Sony has introduced new li-ion secondary batteries using olivine-type lithium iron phosphate as the cathode material. These new batteries feature over four times the capacity of conventional li-ion batteries and promise a 99 percent recharge in just 30 minutes. The new batteries are also said to be more durable, they promise more than 80 percent capacity retention after 2,000 charge-discharge cycles. Sony says they've started shipping these batteries in June 2009, and that they'll first show up in power tools.
Sony Corporation today announced that it has launched a new type of lithium ion secondary battery that combines high-power and long-life performance, using olivine-type lithium iron phosphate as the cathode material. Shipment commenced in June 2009.
The Olivine-type lithium iron phosphate used in this new battery is extremely suited for use as a cathode material due to its robust crystal structure and stable performance, even at high temperatures. By combining this new cathode material with Sony's proprietary particle design technology that minimizes electrical resistance to deliver high power output, and also leveraging the cell structure design technology Sony accrued developing its current "Fortelion series" lithium ion secondary battery line-up, Sony has realized a high power density of 1800W/kg and extended life span of approximately 2,000 charge-discharge cycles.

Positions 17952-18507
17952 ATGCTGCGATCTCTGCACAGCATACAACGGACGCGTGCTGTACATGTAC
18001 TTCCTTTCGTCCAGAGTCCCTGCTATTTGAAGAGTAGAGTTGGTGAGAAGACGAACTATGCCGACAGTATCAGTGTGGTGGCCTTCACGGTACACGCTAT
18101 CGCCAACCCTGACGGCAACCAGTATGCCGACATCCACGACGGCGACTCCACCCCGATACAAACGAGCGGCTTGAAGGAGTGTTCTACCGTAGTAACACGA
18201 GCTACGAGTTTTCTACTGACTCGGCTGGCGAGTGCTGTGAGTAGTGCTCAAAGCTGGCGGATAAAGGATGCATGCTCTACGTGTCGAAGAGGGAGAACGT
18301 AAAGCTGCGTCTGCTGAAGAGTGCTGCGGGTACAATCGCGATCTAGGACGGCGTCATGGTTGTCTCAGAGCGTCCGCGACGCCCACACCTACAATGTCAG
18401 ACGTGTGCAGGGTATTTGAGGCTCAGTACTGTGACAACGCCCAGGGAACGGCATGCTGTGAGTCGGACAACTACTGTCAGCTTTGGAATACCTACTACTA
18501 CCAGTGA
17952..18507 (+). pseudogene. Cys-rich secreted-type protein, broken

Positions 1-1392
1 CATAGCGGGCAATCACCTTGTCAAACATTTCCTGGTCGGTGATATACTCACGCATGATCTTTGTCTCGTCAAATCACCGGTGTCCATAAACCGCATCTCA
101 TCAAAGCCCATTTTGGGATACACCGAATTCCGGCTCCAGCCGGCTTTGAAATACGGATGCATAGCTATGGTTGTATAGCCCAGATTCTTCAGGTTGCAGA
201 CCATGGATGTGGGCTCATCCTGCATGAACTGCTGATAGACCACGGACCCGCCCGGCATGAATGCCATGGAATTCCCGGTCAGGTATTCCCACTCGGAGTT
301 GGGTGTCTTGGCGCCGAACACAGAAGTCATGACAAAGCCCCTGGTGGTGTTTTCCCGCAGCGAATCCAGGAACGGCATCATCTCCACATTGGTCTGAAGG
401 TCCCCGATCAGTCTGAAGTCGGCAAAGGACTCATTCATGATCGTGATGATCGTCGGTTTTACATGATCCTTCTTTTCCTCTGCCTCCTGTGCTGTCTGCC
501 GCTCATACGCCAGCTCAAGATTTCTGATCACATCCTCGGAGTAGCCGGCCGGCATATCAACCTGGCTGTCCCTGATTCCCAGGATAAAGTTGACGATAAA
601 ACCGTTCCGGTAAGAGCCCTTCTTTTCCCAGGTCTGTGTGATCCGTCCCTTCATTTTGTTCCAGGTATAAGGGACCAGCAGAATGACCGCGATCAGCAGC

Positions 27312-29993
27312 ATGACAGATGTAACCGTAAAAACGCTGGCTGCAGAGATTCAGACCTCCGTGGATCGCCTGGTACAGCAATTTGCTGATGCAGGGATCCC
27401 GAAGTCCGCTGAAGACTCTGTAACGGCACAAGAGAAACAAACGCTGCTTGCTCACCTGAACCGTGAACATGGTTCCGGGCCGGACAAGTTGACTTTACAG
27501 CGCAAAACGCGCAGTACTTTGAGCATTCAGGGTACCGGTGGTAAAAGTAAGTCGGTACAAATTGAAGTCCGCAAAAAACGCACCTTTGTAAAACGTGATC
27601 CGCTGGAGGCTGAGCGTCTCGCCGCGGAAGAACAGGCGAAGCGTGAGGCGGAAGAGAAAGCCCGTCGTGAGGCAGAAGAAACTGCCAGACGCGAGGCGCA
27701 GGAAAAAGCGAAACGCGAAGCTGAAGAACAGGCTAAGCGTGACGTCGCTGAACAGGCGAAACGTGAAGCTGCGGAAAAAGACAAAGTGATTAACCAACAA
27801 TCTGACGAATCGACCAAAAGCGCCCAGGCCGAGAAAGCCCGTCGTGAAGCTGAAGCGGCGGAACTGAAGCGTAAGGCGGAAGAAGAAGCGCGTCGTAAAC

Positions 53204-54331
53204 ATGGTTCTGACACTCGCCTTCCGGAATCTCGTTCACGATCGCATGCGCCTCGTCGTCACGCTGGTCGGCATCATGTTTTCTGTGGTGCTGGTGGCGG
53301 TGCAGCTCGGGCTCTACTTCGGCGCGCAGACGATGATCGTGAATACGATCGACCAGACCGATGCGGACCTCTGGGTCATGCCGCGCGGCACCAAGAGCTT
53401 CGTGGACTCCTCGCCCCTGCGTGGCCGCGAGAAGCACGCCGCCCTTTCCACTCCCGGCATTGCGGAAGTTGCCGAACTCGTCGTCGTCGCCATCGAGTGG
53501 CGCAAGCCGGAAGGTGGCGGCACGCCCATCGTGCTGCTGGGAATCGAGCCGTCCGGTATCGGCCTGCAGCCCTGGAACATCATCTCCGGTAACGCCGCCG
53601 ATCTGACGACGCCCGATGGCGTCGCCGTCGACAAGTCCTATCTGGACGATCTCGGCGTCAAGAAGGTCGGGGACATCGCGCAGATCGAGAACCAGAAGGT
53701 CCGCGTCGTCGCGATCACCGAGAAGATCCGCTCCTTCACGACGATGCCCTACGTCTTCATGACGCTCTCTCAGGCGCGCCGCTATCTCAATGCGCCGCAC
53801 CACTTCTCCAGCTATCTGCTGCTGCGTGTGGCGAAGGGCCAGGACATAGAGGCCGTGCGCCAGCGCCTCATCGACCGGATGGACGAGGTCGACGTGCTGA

Furthermore, with this new battery able to charge rapidly, in addition to providing a stable discharge of voltage, it will first be supplied for use in motor driven devices such as power tools, after which its application will be expanded to a wide range of other mobile electronic devices. With lithium ion secondary batteries able to deliver both compact size and high capacity, their usage continues to diversify and grow. By adding this high-power, long-life lithium ion secondary battery to its lineup, Sony will aim to continue to provide batteries optimized to its customers' requirements, and further strengthen its lithium ion secondary battery business going forward.